Re: EXTRO-3: a former layabout from England writes

Max More (
Wed, 13 Aug 1997 13:43:00 -0700

At 08:55 AM 8/10/97 +0100, Darren wrote:
>Of course, if you're a transhumanist extropian, you can't attend a
>conference where K. Eric Drexler is the after-dinner speaker, and leave not
>feeling that his presence was the reason for yours.

I was delighted that both Drexler and Minskey announced their arrangements
for cryonic suspension. That will be one of the highlights for me.

>For me, the surprises lay elsewhere in the proceedings. The conference
>seems to me a monumental achievement for the Extropy Institute. That so
>many radically conservative thinkers could be assembled into such a small
>space all at the same time is a most pleasing opportunity to those of us
>who have our minds open to the future.

Thanks, Darren. But </hubris mode ON> wait until next year! </OFF>

>Anders Sandberg has made an indelible impression on my memory with his talk
>covering techniques to improve recall and the process of thought. What a

I know that many people, certainly including me, greatly enjoyed meeting
the person behind those frequent transmissions from the distant star Sweden.

>I did find the inclusion of a debate on the future of gender quite bizarre.
>I fail to see that gender has any long-term future

It certainly has a future as long-term as the introduction of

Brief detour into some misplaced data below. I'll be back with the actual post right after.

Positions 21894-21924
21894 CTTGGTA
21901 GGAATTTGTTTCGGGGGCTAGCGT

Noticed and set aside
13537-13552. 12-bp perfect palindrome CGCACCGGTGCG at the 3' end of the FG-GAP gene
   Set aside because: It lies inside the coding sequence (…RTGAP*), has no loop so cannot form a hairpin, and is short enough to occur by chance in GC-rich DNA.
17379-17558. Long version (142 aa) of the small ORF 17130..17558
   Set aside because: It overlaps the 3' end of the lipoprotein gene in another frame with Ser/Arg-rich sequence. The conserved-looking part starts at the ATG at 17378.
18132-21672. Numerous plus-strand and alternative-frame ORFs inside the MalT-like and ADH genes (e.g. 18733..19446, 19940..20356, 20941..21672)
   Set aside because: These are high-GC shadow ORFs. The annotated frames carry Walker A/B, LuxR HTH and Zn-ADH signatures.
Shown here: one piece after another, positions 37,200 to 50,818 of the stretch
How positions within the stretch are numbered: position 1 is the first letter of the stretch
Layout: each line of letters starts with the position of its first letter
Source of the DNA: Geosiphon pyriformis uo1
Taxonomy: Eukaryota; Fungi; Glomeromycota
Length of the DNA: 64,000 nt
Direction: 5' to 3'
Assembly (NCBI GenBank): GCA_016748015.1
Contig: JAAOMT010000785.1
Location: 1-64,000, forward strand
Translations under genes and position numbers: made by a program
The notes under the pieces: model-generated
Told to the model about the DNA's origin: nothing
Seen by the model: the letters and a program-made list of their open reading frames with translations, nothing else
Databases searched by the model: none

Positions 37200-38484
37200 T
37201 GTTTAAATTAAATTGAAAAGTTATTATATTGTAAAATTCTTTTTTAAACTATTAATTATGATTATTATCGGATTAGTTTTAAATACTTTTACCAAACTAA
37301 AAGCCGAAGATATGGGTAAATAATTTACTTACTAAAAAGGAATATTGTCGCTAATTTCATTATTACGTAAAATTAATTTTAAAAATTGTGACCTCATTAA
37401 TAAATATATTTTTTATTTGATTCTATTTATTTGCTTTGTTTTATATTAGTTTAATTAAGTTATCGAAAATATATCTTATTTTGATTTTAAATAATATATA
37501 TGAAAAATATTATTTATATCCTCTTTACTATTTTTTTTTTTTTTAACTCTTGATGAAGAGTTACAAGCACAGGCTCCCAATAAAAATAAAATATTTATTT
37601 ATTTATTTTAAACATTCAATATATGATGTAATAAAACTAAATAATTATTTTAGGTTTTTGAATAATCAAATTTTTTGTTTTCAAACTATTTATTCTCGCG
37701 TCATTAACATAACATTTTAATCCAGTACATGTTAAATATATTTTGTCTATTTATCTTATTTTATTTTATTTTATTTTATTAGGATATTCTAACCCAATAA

nanotechnology, so I don't see why you would find it bizarre. The topic
obviously interests many people and has much influence on our behavior and
sense of self. Gender may change drastically over the coming centuries, but
you need to provide an argument that it has no long-term future. You may be
correct, but that's not obvious. For most of the next century at least, I
see gender becoming increasingly individualized but not extinct.

>legs. Of the panelists, only Natasha actually commented on the FUTURE of

I too would like to have heard more focus on the future from the other
panellists. Chris nicely laid the biological foundation. It would have been
good if Sharon had focused more on the psychology of future genders.

>couldn't grasp just what, in a posthuman world, I would need gender for. I
>I had some sympathy with Kathryn Aegis, whose widely heard yet silent
>statement was the loudest of all contributions. (She wasn't there.)

I have to disagree. First, Kathryn's absence had nothing to do with a view
that gender would be irrelevant. Secondly, the loudest contributions come
not from silence but from participation.

>Greg Stock, by contrast, was fascinating.

If you missed Greg's excellent talk and will be in the LA area a month from
now, he may be speaking at the LA Gerontology Research Group at UCLA
(second Monday of September).

Thanks for you feedback, Darren. I appreciate all the encouraging comments
which are boosting me to start thinking immediately about EXTRO 4.


Max More, Ph.D.
President, Extropy Institute:,